A guide for field projects on adaptive strategies Layer 3 Layer 4 Layer 2

What is evaluation?

Much of the evaluation literature centers on the concepts of educational and social programming, focusing heavily on the concepts of efficiency and cost-effectiveness. The majority of the literature reviewed, therefore, applied to the task at hand in only a general sense, but did not provide a specific method for the evaluation of project outcomes. It did, however, provide insight into a number of broad principles which are to be incorporated into every evaluation and are pertinent to the framework which was subsequently developed.

Patton (1988: 301) defines evaluation as:

The practice of evaluation involves the systematic collection of information about the activities, characteristics, and outcomes of programs, personnel, and products for use by specific people to reduce uncertainties, improve effectiveness, and make decisions with regard to what those programs, personnel or products are doing and emphasizes (1) a systematic collection of information about (2) a broad range of topics (3) for use by specific people (4) for a variety of purposes.

This definition is quite useful as it is comprehensive, flexible and broad. Definitions of evaluation vary widely, and in recognizing the variations in and complexities of the field of evaluation you can develop a "situational responsiveness" (Patton 1988). This involves having sufficient flexibility to understand which definitions and models of evaluation are appropriate and meaningful in a particular context. For example, in contrast to Patton's general theoretical definition, the FAO (1988) defines evaluation more practically as "an assessment, as objective as possible, of how the project is going, how well participants are doing, and what effect it is having on intended beneficiaries" (p1).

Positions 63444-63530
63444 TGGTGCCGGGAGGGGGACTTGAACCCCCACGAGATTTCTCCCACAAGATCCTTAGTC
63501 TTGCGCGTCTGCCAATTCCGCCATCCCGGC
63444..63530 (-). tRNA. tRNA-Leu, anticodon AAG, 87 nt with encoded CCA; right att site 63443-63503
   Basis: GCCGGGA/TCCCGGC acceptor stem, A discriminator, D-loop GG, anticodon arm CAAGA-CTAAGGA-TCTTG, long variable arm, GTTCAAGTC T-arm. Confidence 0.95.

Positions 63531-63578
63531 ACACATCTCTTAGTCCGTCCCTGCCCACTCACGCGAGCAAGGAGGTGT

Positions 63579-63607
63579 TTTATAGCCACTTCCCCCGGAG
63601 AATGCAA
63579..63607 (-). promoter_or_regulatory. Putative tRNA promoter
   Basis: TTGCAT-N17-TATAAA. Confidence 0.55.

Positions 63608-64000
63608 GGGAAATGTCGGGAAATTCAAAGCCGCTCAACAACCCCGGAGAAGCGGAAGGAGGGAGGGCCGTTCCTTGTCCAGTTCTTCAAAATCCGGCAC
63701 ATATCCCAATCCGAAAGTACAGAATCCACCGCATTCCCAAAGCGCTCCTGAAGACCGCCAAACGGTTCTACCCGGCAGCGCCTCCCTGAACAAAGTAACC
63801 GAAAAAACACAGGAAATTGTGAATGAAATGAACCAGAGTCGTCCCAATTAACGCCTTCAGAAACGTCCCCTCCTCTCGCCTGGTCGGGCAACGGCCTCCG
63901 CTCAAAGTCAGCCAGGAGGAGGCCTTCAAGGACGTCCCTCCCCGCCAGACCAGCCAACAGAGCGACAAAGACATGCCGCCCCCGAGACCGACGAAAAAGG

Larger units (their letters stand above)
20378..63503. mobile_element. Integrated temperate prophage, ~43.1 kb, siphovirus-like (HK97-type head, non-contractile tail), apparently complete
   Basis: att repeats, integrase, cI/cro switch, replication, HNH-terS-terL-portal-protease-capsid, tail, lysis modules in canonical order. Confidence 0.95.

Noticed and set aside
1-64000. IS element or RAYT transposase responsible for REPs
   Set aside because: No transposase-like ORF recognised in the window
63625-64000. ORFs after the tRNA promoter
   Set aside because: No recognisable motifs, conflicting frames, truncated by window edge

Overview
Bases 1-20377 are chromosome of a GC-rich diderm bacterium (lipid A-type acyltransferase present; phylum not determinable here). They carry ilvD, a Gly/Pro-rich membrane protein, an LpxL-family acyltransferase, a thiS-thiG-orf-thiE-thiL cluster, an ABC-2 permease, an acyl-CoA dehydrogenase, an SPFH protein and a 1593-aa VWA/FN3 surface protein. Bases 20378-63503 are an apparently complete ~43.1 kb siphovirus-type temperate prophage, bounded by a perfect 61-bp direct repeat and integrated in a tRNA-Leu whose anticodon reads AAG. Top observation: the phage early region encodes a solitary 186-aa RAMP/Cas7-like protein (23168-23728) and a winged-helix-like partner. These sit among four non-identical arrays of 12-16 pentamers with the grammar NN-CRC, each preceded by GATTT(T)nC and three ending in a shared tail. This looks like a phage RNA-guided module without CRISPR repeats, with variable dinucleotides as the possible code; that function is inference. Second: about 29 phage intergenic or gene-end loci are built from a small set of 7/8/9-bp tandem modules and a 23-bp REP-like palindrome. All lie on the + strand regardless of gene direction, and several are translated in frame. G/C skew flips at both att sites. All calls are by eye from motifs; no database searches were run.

The nature of evaluation-You Are Here-
Types of evaluation models
Thinking of evaluation as a process
Context-specific evaluations
Balance between quantitative and qualitative measures
Participatory Evaluations
Project processes impacting an evaluation framework
A hypothetical evaluation


In the context of participatory research on sustainable livelihoods, an evaluation can be thought of as a dynamic process specific to context in which both qualitative and quantitative measures have roles to play. The stakeholders and various communities must be actively engaged in the evaluation. Therefore, a generic evaluation framework which is guided by these principles will:

  • be an iterative, cyclical process involving feedback loops into the project itself;
  • have the capacity to be context specific and flexible;
  • have the capacity to make use of both qualitative and quantitative measures; and
  • actively involve the various communities represented in the project.

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